The studio, headed by architects Eleni Soussoni and Romanos Tsomos, was approached by the chef to create a large kitchen for hosting pop-up dinners at the house in Lower Clapton.
The Rushmore House project involved reorganising the terraced property's lower ground floor to provide spaces for socialising alongside the kitchen.
A new skylight above the food preparation area illuminates the chef at work, while carefully positioned openings throughout the floor plan ensure guests can see the meal being prepared.
Different light and materials were used throughout the newly formed series of interconnected spaces to give each area a distinctive character.
"The architecture places emphasis on the experience of the space by the user," said Yellow Cloud Studio.
"Natural light, high ceilings and lighter tones of materiality in the kitchen enhance the ritual of preparation and express hygiene, while the lower ceiling and darker tonality of the dining area create a more atmospheric space for eating."
The kitchen is reached by descending a wooden staircase from the ground floor. Instead of a typical balustrade, the architects used metal mesh to provide a view of the space as guests approach.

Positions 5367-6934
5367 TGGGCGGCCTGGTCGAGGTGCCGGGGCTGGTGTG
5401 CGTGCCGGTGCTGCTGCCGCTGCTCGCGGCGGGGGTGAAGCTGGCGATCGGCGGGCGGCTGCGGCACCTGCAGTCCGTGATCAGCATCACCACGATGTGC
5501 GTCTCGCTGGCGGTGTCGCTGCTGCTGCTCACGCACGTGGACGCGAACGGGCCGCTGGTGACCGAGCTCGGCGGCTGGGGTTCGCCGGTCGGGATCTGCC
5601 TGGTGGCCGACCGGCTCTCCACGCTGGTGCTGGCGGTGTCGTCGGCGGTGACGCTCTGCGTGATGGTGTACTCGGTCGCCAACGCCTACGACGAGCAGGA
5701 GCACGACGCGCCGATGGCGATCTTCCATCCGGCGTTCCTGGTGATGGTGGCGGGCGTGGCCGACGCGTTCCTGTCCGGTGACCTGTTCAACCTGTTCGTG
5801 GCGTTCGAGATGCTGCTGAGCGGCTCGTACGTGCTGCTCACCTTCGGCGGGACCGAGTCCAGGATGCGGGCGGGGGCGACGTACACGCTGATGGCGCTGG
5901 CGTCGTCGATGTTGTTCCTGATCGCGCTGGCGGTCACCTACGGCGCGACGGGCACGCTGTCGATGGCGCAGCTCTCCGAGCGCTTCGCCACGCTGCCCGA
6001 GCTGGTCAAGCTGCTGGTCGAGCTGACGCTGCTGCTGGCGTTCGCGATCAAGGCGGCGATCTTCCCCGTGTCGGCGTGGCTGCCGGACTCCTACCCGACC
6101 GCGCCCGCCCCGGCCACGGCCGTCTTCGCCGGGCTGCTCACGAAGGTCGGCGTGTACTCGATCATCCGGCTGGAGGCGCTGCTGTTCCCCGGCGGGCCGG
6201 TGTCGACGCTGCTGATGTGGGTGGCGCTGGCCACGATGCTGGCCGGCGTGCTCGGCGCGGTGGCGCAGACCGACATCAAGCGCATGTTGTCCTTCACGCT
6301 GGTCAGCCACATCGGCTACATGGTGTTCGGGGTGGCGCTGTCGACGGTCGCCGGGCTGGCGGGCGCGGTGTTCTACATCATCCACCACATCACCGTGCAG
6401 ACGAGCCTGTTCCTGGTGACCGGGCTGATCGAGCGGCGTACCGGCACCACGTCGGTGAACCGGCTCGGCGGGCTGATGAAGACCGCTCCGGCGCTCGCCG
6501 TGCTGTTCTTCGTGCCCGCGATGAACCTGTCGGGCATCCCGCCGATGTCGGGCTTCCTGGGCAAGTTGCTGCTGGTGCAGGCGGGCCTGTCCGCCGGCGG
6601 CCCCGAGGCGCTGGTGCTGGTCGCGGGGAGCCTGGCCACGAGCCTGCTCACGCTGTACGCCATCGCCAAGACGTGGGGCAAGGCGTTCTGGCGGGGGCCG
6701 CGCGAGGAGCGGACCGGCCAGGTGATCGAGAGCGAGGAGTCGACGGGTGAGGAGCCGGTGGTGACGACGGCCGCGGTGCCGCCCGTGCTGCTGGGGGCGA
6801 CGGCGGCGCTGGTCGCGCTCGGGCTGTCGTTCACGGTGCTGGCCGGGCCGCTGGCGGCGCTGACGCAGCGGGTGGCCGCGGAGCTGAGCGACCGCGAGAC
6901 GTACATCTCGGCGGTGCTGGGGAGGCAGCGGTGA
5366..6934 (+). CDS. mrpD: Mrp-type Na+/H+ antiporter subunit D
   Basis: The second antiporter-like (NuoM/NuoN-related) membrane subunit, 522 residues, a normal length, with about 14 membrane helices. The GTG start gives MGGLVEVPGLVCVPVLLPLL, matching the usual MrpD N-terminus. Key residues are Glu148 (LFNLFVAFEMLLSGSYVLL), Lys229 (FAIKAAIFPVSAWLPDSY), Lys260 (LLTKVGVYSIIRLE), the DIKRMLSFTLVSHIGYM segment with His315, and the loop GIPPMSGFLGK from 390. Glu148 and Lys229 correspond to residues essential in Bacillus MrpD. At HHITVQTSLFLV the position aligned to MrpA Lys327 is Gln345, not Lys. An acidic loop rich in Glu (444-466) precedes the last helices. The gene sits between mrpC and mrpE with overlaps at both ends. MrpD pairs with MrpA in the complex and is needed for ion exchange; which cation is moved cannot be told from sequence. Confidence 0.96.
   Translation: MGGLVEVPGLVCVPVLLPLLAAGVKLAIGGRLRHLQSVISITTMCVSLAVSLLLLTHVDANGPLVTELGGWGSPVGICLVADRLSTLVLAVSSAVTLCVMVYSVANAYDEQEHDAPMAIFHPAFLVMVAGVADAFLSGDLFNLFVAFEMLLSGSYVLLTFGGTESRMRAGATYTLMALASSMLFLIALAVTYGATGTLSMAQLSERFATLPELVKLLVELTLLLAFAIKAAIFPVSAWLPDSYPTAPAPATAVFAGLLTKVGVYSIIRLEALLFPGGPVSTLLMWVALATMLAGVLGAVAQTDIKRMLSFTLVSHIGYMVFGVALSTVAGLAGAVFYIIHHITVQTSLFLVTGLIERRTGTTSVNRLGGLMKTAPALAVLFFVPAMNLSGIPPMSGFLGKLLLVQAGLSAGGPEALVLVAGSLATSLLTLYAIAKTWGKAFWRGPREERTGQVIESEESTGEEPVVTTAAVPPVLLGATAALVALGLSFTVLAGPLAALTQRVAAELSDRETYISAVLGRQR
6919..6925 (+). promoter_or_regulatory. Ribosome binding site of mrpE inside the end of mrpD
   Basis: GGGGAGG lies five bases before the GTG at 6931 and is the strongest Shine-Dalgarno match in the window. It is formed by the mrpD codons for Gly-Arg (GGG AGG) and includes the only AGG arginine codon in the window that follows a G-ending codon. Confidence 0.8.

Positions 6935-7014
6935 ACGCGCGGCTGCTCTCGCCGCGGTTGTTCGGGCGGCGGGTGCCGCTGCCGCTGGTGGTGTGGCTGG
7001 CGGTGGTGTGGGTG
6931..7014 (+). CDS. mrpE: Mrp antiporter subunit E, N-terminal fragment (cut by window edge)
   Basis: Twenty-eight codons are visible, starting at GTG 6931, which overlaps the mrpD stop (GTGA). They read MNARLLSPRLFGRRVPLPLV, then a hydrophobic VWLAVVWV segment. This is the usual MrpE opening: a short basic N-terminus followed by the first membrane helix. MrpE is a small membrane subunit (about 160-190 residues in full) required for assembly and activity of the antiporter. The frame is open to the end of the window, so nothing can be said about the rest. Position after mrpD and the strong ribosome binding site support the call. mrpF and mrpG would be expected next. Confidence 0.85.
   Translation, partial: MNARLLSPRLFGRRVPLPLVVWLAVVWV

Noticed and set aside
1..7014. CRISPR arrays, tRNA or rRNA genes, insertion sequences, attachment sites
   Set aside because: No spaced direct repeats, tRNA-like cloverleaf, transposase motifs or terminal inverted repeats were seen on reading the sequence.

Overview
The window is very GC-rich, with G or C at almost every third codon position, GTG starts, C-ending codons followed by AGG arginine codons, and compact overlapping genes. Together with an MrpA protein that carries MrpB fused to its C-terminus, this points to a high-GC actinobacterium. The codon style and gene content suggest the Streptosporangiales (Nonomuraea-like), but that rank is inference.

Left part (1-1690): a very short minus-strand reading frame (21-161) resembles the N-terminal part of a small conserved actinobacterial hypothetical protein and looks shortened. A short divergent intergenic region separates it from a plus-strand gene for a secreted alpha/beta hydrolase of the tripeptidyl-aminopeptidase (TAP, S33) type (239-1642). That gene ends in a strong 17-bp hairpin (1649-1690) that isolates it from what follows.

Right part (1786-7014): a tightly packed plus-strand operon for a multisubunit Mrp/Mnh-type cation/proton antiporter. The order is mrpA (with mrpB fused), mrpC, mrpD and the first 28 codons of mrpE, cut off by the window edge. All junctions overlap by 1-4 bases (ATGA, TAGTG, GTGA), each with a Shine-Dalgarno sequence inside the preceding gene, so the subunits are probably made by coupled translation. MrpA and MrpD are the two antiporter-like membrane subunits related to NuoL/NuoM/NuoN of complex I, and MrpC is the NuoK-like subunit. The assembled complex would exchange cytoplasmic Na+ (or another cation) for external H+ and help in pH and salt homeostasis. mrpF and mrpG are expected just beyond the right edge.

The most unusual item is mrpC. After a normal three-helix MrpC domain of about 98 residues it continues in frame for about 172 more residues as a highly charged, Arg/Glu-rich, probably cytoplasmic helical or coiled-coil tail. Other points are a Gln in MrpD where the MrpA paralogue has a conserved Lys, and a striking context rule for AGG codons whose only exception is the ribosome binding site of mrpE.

At the bottom of the stairs is the dining area, which is lined on one side by Japanese-style shoji screens. The screens are fitted with translucent fabric that allows light to filter through from the adjoining front room.
The front room provides an additional space for socialising and is lined with plywood cabinets containing the client's extensive record collection.
At the rear of the space, floor-to-ceiling sliding glass doors open onto the back garden and a fixed window provides views out from the kitchen area.
A timber canopy that wraps around the glazing protects the interior from the elements when the doors are open. The roof also shelters a small seating area that connects visually with a bench inside.
Concrete flooring that flows through from the kitchen to the patio connects the internal and external spaces, while the weatherproofed plywood canopy creates visual consistency with the units and joinery inside.
White marble surfaces add a practical and luxurious detail that complements the natural grain of the plywood units.
Soussoni and Tsomos founded Yellow Cloud Studio in 2013 and have since completed a variety of residential, retail and commercial projects. The studio's previous residential work includes a home extension featuring an arched internal window and a triangular extension slotted into an awkward space beside a boundary wall.
The photography is by Yellow Cloud Studio.
Architecture: Yellow Cloud Studio
Joinery: Joseph Carpentry